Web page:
Why is mankind so dysfunctional?  (I mean really, we just seem incapable of staying out of trouble.)  Why do people do horrible things even when they mean to do good?  Why did I, of all people, survive a terrible car crash when so many others in similar situations have not?  What happens to people when they die, anyway?

Also, would we be any different if we encountered the divine, the paranormal or magical?  And how can such things improve us as a people?

Lots of people won’t turn to science for answers to these kinds of questions; they turn, instead, to the divine, paranormal and/or magical–areas they don’t fully understand in hopes that these mysterious realms hold the answers to the more elusive aspects of life.  (Because they obviously aren’t finding satisfactory answers within the reality they know.)

I think that fantasy writers are mythmakers, in a way, and for whatever reasons what we say still potentially holds power.  Living in modern times, however, it almost seems out of place to explore questions through mythology and fantasy when mankind is so steadily striving for knowledge accrued in such a tangible, scientific way.  Yet and still, we do it anyway.

Ask Some, Answer Some

As far as writing goes, I think you can choose to write something that sets out to answer all of its questions, but you can also leave some questions unanswered–especially when they deal with particularly esoteric concepts.  (In fantasy this approach is a plus because it already lends itself well to forms of magic, the paranormal or the divine.)  I guess it’s like having an open-ended versus a closed-ended story.  Are you declaring a definitive message, or are you inviting others to consider the possibilities?  (Or perhaps some hybrid of both?)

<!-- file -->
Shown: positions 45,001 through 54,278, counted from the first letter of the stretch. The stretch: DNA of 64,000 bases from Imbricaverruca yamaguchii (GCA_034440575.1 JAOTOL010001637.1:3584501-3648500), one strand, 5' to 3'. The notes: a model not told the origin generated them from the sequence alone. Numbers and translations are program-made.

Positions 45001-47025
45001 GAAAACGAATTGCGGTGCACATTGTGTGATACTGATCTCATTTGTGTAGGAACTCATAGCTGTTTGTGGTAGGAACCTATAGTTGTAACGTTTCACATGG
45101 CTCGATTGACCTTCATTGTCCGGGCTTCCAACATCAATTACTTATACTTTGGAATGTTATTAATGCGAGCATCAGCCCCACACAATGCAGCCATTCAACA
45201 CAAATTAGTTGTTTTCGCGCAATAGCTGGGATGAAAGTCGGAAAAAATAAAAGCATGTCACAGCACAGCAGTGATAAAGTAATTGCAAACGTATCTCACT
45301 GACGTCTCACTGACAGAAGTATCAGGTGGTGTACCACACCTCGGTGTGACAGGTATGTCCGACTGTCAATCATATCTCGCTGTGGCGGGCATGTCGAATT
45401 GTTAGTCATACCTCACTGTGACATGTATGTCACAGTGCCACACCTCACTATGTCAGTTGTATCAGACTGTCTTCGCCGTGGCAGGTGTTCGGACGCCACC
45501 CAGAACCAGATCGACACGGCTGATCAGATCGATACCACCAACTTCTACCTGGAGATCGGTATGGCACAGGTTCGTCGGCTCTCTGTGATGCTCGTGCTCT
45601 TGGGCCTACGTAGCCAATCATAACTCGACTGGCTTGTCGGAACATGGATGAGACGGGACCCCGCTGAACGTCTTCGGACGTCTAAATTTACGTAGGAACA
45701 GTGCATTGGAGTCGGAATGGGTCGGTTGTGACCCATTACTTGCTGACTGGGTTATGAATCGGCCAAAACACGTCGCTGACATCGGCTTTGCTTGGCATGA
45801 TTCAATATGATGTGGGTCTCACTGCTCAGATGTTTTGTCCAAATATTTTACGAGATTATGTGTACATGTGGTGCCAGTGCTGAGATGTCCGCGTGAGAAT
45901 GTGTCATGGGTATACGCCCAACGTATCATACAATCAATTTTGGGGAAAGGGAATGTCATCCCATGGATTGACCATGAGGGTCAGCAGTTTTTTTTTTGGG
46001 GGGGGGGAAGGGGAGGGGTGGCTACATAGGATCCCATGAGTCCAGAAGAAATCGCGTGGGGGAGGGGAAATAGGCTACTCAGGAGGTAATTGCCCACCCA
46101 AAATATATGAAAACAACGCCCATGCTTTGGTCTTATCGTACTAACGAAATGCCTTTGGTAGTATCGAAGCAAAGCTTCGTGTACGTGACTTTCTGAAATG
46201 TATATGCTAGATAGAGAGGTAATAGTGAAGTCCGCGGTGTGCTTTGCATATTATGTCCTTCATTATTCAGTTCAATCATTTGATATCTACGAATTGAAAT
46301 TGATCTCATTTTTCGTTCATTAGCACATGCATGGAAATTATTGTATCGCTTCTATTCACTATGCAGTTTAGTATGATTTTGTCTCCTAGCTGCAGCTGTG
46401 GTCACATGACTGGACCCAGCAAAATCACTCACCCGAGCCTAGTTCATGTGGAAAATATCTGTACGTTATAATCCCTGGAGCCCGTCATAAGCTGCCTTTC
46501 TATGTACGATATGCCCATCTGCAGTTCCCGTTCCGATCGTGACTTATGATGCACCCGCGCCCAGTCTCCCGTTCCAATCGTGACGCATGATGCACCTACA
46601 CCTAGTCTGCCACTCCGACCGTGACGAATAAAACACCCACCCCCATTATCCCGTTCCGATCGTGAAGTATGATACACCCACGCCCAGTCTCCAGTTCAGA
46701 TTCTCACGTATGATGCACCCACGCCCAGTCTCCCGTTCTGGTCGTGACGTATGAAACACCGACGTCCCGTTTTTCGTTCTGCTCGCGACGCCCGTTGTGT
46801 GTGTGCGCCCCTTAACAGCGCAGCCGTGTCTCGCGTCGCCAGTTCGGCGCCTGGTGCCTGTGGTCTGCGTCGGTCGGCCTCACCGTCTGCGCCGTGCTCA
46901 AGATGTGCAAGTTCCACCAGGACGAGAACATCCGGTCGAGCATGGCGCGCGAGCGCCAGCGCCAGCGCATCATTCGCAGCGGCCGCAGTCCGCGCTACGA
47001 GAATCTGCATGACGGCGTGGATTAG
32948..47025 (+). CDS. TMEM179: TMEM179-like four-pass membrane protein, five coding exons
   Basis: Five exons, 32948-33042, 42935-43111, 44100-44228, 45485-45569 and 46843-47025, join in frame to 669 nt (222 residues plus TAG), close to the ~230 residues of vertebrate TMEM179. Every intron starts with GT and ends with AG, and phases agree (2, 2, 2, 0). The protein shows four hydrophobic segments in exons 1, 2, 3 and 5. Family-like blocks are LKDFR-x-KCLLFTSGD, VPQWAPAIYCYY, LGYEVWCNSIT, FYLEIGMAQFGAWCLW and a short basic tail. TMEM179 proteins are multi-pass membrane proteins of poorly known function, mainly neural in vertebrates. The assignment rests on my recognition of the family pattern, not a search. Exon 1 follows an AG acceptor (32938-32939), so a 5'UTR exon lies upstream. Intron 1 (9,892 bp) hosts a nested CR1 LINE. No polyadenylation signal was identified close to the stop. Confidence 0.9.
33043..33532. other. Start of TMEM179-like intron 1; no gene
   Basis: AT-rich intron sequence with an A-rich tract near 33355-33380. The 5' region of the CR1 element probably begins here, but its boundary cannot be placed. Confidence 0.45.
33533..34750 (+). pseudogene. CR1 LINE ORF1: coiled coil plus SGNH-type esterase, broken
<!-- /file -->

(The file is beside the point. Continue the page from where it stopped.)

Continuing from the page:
I recently went to see X-men: First Class last Friday (which was really good, btw) and realized that in my story I am exploring a lot of the same questions and themes as that movie and in similar ways.  This made me a bit paranoid, to be honest, so you can be sure I am deeply considering the themes in my story and how I choose to answer my questions.  (Am I just saying the same things?)

Looking back on my WIP, I’m realizing that some of my “questions” are fairly prominent while others are less obvious.  These questions include but are not limited to:

  • What does it mean to be human?
  • What is the value of being human?
  • What qualifies one as, or disqualifies one from, being human?
  • Why are certain rights that are generally accepted as universal withheld from some humans though not others?
  • What if those with inherently less power found a way to control those with inherently more power?
  • What if identifying “the evil ones” was not such a black-and-white endeavor?
  • What if one’s ideas about good and evil are incorrect?
  • Where do the notions of good and evil come from, anyway?
  • Is this source the same one that controls the universe?
  • Is this source sentient?
  • Is this source knowable and through what means?
  • Does this source actively influence/shape the lives of individuals (human beings) in a way that temporal beings can identify?
  • What connection is there between that which is human and that which is not?

(I didn’t think I was asking that many questions!  Haha.  No wonder why this has been such a long ride.)